Hundreds of schoolchildren will be learning about staying safe around electricity in Eastbourne next week.
UK Power Networks, the company which keeps the lights on in Sussex, uses an interactive 3D model of a street scene to show the Year 6 youngsters the potential dangers of getting too close to electricity. It allows them to identify dangers such as flying kites near overhead lines and then discuss the best way to avoid hazards.
The model will be part of a Safety in Action event at Devonshire Park which is being co-ordinated by East Sussex Fire and Rescue Service.
Others taking part include the ambulance service, RNLI, Sussex Police and the NHS. It started yesterday (Monday) and runs until Thursday October 16, and involves ten and 11-year-olds from schools across the district.
Safety in Action is supported by students from Sussex Downs College which is taking courses preparing them to work in the emergency services. Activities will include practising how to make a 999 call and what to do if you come across a bin fire.
Sonya Keating, UK Power Networks lead public safety adviser, said, “This event is a great opportunity to give children all kinds of safety messages.
“Fortunately accidents involving electricity are rare but our 3D model is an exciting way to alert youngsters to potential danger.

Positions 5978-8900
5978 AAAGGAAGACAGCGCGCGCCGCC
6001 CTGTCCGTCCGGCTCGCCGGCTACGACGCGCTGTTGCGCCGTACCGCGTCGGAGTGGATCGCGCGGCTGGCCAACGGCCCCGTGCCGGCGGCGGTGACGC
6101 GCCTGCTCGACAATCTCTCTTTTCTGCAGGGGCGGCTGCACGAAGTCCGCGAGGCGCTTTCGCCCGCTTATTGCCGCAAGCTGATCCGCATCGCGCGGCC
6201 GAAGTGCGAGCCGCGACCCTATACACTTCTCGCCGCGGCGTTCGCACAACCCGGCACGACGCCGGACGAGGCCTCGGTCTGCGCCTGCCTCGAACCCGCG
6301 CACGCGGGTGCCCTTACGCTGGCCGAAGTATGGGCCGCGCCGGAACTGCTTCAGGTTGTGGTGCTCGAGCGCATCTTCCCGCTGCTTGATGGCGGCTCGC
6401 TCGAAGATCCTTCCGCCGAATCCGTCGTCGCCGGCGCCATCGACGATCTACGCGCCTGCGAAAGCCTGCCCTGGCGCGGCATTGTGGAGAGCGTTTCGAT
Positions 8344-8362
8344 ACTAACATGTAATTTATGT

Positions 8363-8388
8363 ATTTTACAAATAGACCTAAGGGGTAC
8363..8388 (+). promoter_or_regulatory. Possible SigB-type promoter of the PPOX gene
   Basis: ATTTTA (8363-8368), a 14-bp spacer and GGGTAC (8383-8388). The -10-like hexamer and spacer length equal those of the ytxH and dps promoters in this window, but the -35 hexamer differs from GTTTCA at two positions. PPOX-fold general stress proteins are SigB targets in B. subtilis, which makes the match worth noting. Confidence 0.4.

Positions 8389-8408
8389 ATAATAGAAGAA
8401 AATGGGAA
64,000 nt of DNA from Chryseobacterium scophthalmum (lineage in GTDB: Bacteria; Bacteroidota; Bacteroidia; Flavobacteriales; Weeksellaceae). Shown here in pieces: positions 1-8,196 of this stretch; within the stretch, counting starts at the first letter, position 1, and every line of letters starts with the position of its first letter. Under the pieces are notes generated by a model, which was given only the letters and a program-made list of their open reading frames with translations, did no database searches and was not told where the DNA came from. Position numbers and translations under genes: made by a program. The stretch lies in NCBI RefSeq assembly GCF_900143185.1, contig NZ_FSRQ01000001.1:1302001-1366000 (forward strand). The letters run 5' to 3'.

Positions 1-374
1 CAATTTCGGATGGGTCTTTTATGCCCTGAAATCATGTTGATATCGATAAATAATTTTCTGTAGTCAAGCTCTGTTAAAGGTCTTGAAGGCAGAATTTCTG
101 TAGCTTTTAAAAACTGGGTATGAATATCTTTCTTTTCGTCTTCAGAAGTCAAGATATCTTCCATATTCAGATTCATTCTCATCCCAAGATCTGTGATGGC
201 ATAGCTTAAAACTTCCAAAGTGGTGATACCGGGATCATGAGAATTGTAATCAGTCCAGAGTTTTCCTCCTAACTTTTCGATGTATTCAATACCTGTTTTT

“It helps them to understand how dangerous electricity can be if it’s not treated with respect and also how to recognise the danger signs to enable them to make decisions that keep them safe.”
Kate Graham, community safety adviser with East Sussex Fire Service, said, “Year 6 children are preparing to go to secondary school, a time when they go out into the world without an adult. These safety sessions are absolutely critical as they help them stay safe. They show them what to do in all kinds of circumstances and can make a real difference.”
UK Power Networks has a dedicated Power Up website which urges young people to stay safe around electricity. It has facts, quizzes, downloads and useful resources for teachers and parents in line with the National Curriculum.
UK Power Networks distributes more than a quarter of the UK’s electricity.